Getting sick, I chanted in the hotel my rounds in a dizzy type of condition, trying to get my feverish mind under control. Finally arriving in the middle of the town I watched the devotees getting out of the car, with great roar and determination once again ready to push Srila Prabhupadas books into the laps of the stubborn and obstinate (German:-) conditioned souls.

I decided to stay back for little while, hoping that the fever will somewhat be reduced during the day. But after few minutes sitting in an empty cold van, I could see the first karmis passing by the condensate water covered windows of the car I was imprisoned in. The sight became intolerable. read more

The best verse & some lines for evoking the right consciousness

While distributing at the Hollywood farmers’ market I approached a man who, after seeing my books, said, “No, it’s not my thing.” Then he went on his way.

Fifteen minutes later he came by again with his wife. I asked her, “Is that your husband?”

“Yes it is.” I said, “He’s got good energy.” Then, smiling, I said to him, “I knew you’d come back, it’s your fate to have one of these books.” read more

What did Srila Prabhupada mean by stating that “Books are the Basis”?

It is not difficult to understand that his books are the philosophical basis of ISKCON. Many, many times He pointed out that he is living and will continue to live in his books. His books are so unique that Srila Prabhupada studied them himself. Being written down as direct dictation of the Supreme Personality of Godhead, they provoke even Srila Prabhupada’s admiration. But it is less commonly understood that “Books are the Basis” is indeed THE BASIS of Srila Prabhupada’s mission. Basis means “that on which everything rests.” That means everything rests on this basis economically, philosophically and constitutionally.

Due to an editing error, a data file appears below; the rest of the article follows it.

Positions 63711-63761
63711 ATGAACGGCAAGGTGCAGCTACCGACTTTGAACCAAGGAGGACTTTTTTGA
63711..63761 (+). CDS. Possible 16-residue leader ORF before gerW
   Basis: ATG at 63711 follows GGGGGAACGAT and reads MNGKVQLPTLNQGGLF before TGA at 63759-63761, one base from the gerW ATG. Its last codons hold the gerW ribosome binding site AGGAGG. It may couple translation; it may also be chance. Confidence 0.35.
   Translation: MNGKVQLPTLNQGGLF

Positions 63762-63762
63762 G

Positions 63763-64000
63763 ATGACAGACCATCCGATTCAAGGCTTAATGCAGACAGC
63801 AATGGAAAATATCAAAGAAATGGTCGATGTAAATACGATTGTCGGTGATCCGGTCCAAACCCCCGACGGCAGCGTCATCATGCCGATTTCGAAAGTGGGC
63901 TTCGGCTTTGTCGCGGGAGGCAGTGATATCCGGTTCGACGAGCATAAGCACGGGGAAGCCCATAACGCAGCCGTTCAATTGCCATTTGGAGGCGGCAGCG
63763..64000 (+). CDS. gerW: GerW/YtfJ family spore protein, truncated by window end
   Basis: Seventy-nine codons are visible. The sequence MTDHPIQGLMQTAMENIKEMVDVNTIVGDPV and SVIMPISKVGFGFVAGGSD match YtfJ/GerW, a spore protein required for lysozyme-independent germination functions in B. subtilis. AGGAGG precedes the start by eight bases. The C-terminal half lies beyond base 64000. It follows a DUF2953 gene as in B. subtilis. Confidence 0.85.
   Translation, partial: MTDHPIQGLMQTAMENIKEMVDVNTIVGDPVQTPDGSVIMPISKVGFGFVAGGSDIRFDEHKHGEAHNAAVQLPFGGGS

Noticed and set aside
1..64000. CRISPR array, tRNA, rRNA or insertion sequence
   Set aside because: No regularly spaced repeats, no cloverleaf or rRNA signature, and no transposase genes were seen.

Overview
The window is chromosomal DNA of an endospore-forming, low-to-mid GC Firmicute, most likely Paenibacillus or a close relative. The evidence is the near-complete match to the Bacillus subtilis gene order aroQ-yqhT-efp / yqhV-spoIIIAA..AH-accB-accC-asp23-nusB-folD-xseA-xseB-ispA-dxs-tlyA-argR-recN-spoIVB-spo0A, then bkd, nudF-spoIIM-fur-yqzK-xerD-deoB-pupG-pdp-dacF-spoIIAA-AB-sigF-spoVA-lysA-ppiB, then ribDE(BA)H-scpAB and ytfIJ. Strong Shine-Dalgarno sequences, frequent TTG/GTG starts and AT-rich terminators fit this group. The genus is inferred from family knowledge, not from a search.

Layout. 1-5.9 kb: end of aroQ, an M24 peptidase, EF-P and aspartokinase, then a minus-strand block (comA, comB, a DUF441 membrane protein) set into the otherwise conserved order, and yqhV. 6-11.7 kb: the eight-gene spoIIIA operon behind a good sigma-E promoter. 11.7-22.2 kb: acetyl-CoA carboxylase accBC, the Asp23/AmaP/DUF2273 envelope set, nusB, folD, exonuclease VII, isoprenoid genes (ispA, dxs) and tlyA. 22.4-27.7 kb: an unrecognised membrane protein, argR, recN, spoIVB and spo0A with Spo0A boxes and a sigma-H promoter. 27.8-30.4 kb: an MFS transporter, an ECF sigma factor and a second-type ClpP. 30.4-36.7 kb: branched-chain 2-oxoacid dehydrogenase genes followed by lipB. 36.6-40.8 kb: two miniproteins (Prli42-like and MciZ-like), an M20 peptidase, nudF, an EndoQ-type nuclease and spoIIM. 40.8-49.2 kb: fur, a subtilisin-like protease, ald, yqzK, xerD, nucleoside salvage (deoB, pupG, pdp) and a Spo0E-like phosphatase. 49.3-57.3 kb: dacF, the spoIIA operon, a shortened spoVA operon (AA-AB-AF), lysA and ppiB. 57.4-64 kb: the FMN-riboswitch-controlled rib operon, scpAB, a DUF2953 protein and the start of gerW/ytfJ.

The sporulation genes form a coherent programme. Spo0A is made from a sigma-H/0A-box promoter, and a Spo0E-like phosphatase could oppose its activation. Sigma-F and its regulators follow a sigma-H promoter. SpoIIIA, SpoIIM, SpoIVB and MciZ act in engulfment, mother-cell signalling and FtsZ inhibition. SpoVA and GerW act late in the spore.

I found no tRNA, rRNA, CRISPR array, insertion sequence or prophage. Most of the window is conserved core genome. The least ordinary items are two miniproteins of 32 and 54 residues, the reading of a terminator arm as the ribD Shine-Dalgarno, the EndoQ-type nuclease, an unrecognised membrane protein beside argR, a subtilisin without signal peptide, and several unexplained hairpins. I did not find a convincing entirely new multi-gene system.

Srila Prabhupada wanted even construction of temples being absolutely linked to book distribution with BBT as the main supporter. Of course, especially in India, donations play great part as well, but for the members of the International Society of Krsna Consciousness Srila Prabhupada wanted it to be the law, that their life revolves around His books, their production and their distribution.

On the basis of these books preaching is conducted, new bhaktas are joining and congregational members are engaged. From these books a whole picture of Vedic society arises, serving as the blue print for future generations to come. The “internal” meaning of “Books are the Basis” contains far more as the production and distribution of these books. read more

That is the best book!

I was on sankirtan with Mangal-Aarti on a bitterly cold winter afternoon at Eaton Centre and had spoken to a few people and was just recuperating from the snow and rain a little, standing in the shade.

A man walked by and I asked him,”Have you tried yoga or meditation, sir?” He stopped for a while, as I showed him some pictures, but I could tell he wasn’t going to buy a book. He walked away, but from the corner of my eye I spotted a thin, tiny man with an old, torn jacket and a little hat and a cigarette in his hand.

He pointed to the Bhagavad Gita with the finger that was looped around the cigarette and said, “That is the best book!” He had a thick, raspy accent I was unfamiliar with — maybe from Australia or Africa — so at first I didn’t know if I’d heard him correctly. But when he came a little closer and repeated himself, now touching the pictures, I understood. I immediately broke out laughing and said, “Yes! Have you read it?” read more